A New York Times article Saturday highlights the conundrum facing Hillary Clinton as she runs for president, essentially serving as a perfect exemplar of where we find ourselves in American politics today. As argued in the lede, “With advice from more than 200 policy experts, Hillary Rodham Clinton is trying to answer what has emerged as a central question of her early presidential campaign strategy: how to address the anger about income inequality without overly vilifying the wealthy.” The problem starts with who some of those purported experts are, including the longtime champion of neoliberalism Lawrence Summers.
Clinton has never been a progressive populist in the way some hoped and has instead tended to adhere to the policies of her neoliberal husband and the more “centrist” voices of the party. The New Democratic model seemed to die with the election of Bush and fading popularity of sellout Blair, but we might be in for another round of cultural progressivism and conservative economics, even as the country yearns for an economic overhaul that more equitably shares the benefits of our rise in productivity and profits. Can Clinton shepherd such a change? The early signs are ominous, even as there does seem to be a more progressive bent to some of her early platform ruminations.
In the article it claims, “Although people close to Mrs. Clinton say she has not yet settled on a specific platform, she is expected to embrace several principles. They include standard Democratic initiatives like raising the minimum wage, investing in infrastructure, closing corporate tax loopholes and cutting taxes for the middle class. Other ideas are newer, such as providing incentives to corporations to increase profit-sharing with employees and changing labor laws to give workers more collective bargaining power.” This would be as close to a populist message as we could hope for, but can Clinton push through even a subset of these proposals with a Republican dominated Congress? Can her victory sweep in enough Dems to take back the Senate and soften the GOP majority in the House? At the moment, given the recent history and last election, that seems unlikely.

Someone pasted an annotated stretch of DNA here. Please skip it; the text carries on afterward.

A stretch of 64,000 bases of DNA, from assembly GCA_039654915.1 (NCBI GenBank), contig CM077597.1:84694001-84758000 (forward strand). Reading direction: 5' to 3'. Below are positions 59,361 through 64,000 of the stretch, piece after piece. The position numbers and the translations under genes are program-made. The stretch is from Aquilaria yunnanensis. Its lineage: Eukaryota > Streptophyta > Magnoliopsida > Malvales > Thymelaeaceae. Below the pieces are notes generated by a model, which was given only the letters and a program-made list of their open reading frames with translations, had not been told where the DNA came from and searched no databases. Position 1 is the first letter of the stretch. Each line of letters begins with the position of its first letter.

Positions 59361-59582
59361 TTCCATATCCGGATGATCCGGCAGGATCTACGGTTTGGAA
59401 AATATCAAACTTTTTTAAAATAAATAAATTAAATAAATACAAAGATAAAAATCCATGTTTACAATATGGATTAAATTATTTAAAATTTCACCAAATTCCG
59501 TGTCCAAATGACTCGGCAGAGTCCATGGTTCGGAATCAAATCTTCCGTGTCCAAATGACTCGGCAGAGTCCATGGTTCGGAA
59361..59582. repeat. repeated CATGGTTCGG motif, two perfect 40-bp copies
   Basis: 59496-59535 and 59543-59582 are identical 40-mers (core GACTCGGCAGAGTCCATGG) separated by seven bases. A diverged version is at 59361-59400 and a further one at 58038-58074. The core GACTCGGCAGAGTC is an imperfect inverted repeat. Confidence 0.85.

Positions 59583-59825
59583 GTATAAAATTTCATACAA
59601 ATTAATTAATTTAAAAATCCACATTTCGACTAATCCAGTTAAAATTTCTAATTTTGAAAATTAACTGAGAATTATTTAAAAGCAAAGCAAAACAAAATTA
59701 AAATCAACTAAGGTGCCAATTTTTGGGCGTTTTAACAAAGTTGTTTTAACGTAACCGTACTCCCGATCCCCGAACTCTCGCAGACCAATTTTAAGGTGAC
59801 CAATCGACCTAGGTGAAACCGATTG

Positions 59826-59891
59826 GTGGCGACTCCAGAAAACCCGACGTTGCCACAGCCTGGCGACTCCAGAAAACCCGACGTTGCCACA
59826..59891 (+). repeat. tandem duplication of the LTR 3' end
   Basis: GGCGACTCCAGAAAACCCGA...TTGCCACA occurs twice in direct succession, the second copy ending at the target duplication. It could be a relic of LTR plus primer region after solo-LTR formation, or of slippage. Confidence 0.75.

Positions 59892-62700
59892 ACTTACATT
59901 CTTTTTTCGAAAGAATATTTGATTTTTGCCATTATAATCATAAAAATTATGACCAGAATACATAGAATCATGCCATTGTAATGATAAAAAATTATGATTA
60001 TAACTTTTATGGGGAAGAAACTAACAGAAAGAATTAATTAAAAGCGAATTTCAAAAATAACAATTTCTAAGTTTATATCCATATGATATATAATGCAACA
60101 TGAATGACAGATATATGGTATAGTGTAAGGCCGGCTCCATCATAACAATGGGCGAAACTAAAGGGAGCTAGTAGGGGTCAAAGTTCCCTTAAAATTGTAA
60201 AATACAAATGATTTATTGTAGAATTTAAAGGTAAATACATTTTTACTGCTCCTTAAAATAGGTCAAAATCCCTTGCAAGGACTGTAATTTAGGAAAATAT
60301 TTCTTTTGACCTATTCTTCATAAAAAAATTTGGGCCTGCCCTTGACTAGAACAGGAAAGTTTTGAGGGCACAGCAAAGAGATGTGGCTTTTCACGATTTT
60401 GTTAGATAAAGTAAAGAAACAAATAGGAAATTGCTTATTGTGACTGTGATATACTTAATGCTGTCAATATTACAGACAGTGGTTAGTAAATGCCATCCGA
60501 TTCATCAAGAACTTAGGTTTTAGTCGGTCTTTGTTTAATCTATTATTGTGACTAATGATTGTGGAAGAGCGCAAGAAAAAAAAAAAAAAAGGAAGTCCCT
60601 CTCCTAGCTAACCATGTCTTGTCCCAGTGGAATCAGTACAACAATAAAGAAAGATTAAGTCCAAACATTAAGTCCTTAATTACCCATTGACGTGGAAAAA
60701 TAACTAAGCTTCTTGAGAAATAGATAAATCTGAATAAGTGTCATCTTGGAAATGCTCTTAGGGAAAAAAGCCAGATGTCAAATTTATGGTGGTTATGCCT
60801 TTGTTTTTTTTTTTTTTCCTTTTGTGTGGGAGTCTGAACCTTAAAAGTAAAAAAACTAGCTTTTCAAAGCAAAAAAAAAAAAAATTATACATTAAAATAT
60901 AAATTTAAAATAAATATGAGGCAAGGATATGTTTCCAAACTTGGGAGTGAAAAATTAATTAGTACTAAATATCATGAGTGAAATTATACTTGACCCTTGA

Early signs instead point to more of the same bipartisan bickering with little substantive work getting done. Obama has finally stood up to the Republicans in the past couple of months and passed some more progressive executive orders, but the battle over the budget and key economic policy loom in the near future, with a sense that the GOP will look to rebound from these post-wave reversals and assert their questionable “mandate.” The country looks on, hoping for a change that seems less likely than ever with four to eight more years of a Clinton administration, and an even dimmer outlook if she happens to lose. Another Clinton/Bush race, which is starting to look likely, really is déjà vu all over again, only worse …